Standing in a federal court dressed in a green prison jumpsuit and white face mask, the wife of imprisoned Mexican drug lord Joaquin “El Chapo” Guzman admitted to trafficking narcotics for his Sinaloa cartel and helping plan his spectacular escape through a tunnel under a Mexican prison in 2015.
Emma Coronel Aispuro Guzman, speaking in Spanish to an English translator, pleaded guilty June 10 in Washington, D.C., to conspiracy to distribute heroin and other illegal drugs into the United States, conspiracy to launder money and benefiting financially from Guzman’s cartel.
“I find you guilty as charged,” Judge Rudolph Contreras said after hearing the defendant give up her rights to a trial or appeal.
The 31-year-old Coronel was looking at a sentence of 10 years to life in prison for the drug trafficking conspiracy count, plus a $10 million fine. However, since federal prosecutors view her participation in the cartel as relatively marginal, insiders said she is likely to receive a reduced sentence, according to the New York Times.
Prosecutors also decided against requiring her to furnish information on other people potentially involved in cartel activities, sources told the Times. That was probably to protect her and her family from retaliation.
Federal agents arrested Coronel in February at Dulles International Airport in Washington, D.C., and she has remained in jail ever since.
In the warrant for her arrest, FBI Special Agent Eric McGuire contended that Guzman and Ismael “El Mayo” Zambada Garcia, who co-led the Sinaloa cartel from 1989 to 2016, “formed the most prolific drug trafficking partnership in the world.”
McGuire argued that Coronel was a willing participant in the cartel. He accused her of conspiring to distribute at least one kilogram of heroin, five kilograms of cocaine, 1,000 kilograms of marijuana and 500 grams of methamphetamine.
Coronel first met Guzman at a dance celebrating her nomination as beauty queen of the Coffee and Guava Festival in Canelas, Mexico, in 2007. She was 17 and he was 49. Guzman, who arrived by plane, entered the party carrying an AK-47 rifle, accompanied by an entourage of his henchmen. He wasted little time proposing marriage to the teenager right then and there, and she accepted. Coronel won the festival crown days later, amid rumors that Guzman bribed the judges, which she has always denied. The two were married in Canelas when she turned 18 later that year.
She was born in California in 1989 while her Mexican mother visited friends, and is a dual citizen of the United States and Mexico. She gave birth to twin daughters from Guzman in Los Angeles in 2011.
Based on interviews with former Sinaloa cartel members, McGuire determined that Coronel’s father, Ines Coronel Barreras, was a Sinaloa drug trafficker and that his daughter knew full well the scope of the cartel’s activities, including its large shipments of heroin, marijuana, cocaine and methamphetamines to the United States.
While Guzman was on the run from Mexican authorities from 2012 to 2014, Coronel allegedly sent him messages to further the cartel’s trafficking and avoid capture. After his arrest in 2014, she again communicated operational details from the cartel while visiting him at the maximum-security Altiplano prison in Mexico, the FBI said.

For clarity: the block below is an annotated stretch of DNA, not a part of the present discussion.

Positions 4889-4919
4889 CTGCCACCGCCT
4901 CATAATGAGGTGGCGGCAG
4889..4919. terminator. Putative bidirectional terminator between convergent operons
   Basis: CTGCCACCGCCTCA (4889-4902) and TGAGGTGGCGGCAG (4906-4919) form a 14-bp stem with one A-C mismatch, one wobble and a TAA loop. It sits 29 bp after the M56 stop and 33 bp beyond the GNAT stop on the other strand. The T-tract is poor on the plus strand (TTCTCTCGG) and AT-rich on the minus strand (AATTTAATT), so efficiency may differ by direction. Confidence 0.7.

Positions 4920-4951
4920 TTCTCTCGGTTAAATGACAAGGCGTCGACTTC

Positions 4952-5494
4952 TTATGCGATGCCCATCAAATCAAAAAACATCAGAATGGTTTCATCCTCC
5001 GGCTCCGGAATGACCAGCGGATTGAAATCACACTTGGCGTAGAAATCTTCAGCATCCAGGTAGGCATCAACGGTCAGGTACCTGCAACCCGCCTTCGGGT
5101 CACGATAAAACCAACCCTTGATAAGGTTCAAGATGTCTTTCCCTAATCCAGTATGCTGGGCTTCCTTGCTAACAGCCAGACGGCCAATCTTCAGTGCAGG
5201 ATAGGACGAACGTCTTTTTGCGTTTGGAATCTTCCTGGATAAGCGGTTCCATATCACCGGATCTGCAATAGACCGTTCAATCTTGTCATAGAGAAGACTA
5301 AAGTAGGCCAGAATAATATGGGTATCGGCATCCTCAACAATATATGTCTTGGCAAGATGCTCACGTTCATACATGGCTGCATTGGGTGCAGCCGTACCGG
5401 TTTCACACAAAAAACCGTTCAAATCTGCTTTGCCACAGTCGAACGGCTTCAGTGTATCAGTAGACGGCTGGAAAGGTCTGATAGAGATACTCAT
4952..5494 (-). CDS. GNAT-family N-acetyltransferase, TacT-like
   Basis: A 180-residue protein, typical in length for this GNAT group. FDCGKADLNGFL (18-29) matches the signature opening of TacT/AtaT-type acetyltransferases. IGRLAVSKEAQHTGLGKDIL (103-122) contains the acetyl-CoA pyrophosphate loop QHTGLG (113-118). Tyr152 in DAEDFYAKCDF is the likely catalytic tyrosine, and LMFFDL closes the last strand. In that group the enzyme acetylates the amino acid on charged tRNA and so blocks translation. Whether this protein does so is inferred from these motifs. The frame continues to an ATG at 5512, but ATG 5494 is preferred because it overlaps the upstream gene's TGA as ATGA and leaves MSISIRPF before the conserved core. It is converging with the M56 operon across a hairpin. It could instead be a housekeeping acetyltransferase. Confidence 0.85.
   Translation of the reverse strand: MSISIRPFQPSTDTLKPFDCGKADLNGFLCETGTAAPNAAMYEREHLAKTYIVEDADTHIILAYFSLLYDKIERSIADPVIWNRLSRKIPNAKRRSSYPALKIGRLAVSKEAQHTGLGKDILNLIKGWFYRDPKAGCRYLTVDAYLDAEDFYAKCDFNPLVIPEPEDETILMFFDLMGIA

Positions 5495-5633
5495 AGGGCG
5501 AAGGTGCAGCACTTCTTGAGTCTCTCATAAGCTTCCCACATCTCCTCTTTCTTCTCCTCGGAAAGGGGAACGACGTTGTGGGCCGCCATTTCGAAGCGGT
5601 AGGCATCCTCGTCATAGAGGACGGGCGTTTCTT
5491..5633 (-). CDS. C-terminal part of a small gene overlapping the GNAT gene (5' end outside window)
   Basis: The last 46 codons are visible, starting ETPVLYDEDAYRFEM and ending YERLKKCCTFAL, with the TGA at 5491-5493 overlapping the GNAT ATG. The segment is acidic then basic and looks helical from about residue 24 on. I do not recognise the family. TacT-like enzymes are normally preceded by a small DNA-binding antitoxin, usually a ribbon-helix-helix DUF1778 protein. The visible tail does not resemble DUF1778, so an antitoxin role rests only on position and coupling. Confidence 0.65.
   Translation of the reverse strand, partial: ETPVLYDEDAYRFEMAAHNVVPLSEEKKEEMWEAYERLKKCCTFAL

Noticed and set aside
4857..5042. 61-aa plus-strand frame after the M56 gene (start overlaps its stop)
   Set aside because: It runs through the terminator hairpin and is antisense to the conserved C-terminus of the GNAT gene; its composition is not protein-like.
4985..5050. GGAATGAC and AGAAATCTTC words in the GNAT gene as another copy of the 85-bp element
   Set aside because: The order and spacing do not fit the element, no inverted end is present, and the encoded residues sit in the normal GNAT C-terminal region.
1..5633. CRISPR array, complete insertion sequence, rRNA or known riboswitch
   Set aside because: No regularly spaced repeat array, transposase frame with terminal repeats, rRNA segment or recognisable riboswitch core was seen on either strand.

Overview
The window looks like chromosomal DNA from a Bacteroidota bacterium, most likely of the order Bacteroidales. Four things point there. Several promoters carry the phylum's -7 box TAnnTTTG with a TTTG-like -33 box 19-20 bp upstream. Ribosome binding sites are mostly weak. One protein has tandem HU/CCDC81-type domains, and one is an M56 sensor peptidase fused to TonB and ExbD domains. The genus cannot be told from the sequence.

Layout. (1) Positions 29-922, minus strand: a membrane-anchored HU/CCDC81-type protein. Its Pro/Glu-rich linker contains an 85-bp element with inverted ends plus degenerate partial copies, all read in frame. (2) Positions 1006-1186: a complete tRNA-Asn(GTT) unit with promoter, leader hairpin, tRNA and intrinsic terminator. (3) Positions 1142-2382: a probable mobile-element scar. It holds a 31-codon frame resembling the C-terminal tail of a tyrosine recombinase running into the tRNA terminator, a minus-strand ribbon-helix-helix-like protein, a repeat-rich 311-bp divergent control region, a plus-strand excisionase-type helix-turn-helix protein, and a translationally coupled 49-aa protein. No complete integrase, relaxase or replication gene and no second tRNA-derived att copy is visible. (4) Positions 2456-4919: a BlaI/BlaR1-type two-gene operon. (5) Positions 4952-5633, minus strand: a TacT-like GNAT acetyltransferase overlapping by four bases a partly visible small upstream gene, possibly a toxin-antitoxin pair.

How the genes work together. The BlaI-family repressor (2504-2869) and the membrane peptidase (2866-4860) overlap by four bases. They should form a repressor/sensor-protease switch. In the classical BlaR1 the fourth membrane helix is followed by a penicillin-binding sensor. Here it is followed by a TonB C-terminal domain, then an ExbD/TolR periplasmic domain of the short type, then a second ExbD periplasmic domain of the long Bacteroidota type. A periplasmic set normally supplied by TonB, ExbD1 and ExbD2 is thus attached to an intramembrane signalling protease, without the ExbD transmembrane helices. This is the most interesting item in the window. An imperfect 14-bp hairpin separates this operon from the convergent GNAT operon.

She met with several men, one who became a cooperating witness for the feds in Washington, to inform them of Guzman’s plans for an escape from Altiplano through an underground tunnel. Coronel joined the plot to avoid Guzman’s extradition to the United States and assure his continued control of the cartel, authorities said.
Coronel then directed Guzman’s three sons to buy a piece of land near the prison, arrange to build a warehouse and a tunnel underneath it, and smuggle a GPS watch to Guzman so that shaft builders could pinpoint the location of his cell.
On July 11, 2015, Guzman made his incredible prison break from beneath the shower stall of his cell down into the passageway to freedom.
When Mexican officers caught Guzman on January 8, 2016 and delivered him back to Altiplano, Coronel resumed her efforts to break him out of custody to prevent his repatriation to America, according to the FBI. She offered a man, the same one who would serve as a prosecution witness, $100,000 to buy property beside the prison and later gave him another $1 million.
After Mexico transferred Guzman to a prison in Ciudad Juarez, Coronel allegedly approached the same man, telling him the new scheme was to have Guzman reassigned to Altiplano and that a top Mexican official had received a $2 million bribe to help do it.
But Guzman was extradited to the United States on January 19, 2017. Two years later, after a three-month trial, a federal jury convicted him of drug trafficking and money laundering charges. A judge imposed a sentence of life in prison plus 30 years.
He is serving his term at the ADX “supermax” federal penitentiary in Florence, Colorado. It is not yet known where Coronel will serve her time.
Jeff Burbank is content development specialist for The Mob Museum. A longtime journalist and former university lecturer, he is the author of five books, including Las Vegas Babylon: True Tales of Glitter, Glamour, and Greed, License to Steal: Nevada’s Gaming Control System in the Megaresort Age and Lost Las Vegas. Contact him at firstname.lastname@example.org.